James Lau has a duty to come clean about flats purchase
Hong Kong’s undersecretary for financial affairs and the treasury may not have done anything wrong, but questions remain about his conduct as a public official
James Lau has a lot to answer for. The undersecretary for financial affairs and the treasury may not have done anything untoward, but legitimate questions are being raised, and it is his duty to respond fully and forthrightly as a senior civil servant.
He bought two flats with his wife and daughter shortly before the government’s announcement on tightening mortgage rules in July 2010.
He said he did nothing wrong and claimed he didn’t know about the new measures – which could have cost him an estimated HK$1.62 million – until eight days after he made his first purchase.
“I must stress that there was no conflict of interest in my purchase of the properties,” he said. “I did not have any monetary or personal gains because of my public duties.”
On the face of it, there does appear to be a conflict, and doubts about Lau’s conduct cannot be erased just on his say-so.
At the time, he was the chief executive officer of the Mortgage Corporation and a member of the Monetary Authority’s chief executive’s committee. While it’s true he was not involved in the deliberation and formulation of the new market-cooling measures, it’s hard to imagine a man in his position knew nothing about such a plan being afoot. And if he really didn’t know, you wonder what he was doing to be put in such an important and high-paying job.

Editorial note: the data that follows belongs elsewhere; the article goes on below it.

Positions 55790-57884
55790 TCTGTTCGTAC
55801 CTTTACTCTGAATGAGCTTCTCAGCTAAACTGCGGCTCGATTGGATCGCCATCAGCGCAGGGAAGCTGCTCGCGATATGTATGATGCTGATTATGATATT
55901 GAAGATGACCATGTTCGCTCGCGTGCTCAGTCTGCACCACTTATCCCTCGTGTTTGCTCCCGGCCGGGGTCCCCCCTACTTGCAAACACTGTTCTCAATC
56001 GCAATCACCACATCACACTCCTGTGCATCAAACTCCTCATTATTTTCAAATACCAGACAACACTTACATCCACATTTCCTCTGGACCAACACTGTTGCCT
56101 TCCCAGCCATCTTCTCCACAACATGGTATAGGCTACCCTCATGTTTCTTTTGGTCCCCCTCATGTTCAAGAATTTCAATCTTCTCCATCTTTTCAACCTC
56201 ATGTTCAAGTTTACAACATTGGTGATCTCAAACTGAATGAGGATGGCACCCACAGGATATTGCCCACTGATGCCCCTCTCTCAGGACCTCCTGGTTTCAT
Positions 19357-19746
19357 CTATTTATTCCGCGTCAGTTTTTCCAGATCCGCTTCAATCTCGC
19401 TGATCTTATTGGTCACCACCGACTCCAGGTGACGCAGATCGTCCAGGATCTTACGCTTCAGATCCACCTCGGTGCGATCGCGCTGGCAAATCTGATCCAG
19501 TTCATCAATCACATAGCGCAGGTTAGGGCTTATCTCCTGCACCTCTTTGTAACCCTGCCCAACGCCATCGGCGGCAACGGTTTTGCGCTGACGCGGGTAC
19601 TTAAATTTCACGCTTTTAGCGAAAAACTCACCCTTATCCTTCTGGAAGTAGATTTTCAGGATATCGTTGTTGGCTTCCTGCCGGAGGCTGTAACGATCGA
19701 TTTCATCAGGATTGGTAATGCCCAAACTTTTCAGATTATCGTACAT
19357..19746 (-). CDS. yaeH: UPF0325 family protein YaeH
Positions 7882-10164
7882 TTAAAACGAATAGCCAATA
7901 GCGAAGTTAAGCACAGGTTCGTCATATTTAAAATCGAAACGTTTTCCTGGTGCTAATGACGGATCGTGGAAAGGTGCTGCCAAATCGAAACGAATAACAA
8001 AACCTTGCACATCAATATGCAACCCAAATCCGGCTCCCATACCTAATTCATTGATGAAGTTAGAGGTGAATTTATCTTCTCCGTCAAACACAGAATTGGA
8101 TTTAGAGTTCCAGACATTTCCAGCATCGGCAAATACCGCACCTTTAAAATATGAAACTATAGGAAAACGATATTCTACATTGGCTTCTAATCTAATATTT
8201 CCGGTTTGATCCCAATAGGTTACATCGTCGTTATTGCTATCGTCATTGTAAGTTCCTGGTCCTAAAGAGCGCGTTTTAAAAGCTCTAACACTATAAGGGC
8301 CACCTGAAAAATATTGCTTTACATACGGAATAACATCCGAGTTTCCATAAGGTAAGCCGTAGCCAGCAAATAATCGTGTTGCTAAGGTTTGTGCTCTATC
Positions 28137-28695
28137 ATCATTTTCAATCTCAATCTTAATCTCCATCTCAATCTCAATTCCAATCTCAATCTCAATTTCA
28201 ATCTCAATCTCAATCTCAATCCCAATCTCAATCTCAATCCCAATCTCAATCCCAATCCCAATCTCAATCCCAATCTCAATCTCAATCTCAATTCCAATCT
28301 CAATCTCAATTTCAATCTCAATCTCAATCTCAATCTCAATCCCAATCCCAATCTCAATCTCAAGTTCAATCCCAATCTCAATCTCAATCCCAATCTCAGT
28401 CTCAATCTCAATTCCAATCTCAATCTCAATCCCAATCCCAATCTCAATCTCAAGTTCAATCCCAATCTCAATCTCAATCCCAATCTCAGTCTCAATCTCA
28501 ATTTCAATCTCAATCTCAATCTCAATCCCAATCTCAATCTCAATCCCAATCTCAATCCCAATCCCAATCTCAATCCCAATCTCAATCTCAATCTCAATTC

The then-new measure restricted buyers of mid-range properties to taking out mortgages of no more than 60 per cent of the purchase price, instead of 70 per cent. Lau acknowledged he was able to take out a 70 per cent mortgage. Interestingly, he said he had declared his interest in the two flats, but not about the mortgage. Well, why not?
Lau and his family had entered the property market at a very good time. Many flats purchased at that period have since doubled or more in price. There is no doubt they are sitting pretty with the purchases. So it seems he has made substantial monetary or personal gains. Whether he did so out of investment acumen, dumb luck, or because of professional knowledge gleaned from his “public duties” is a question that needs to be answered now.
People like former Executive Council member Franklin Lam Fan-keung and ex-financial secretary Antony Leung Kam-chung have resigned their positions for far less.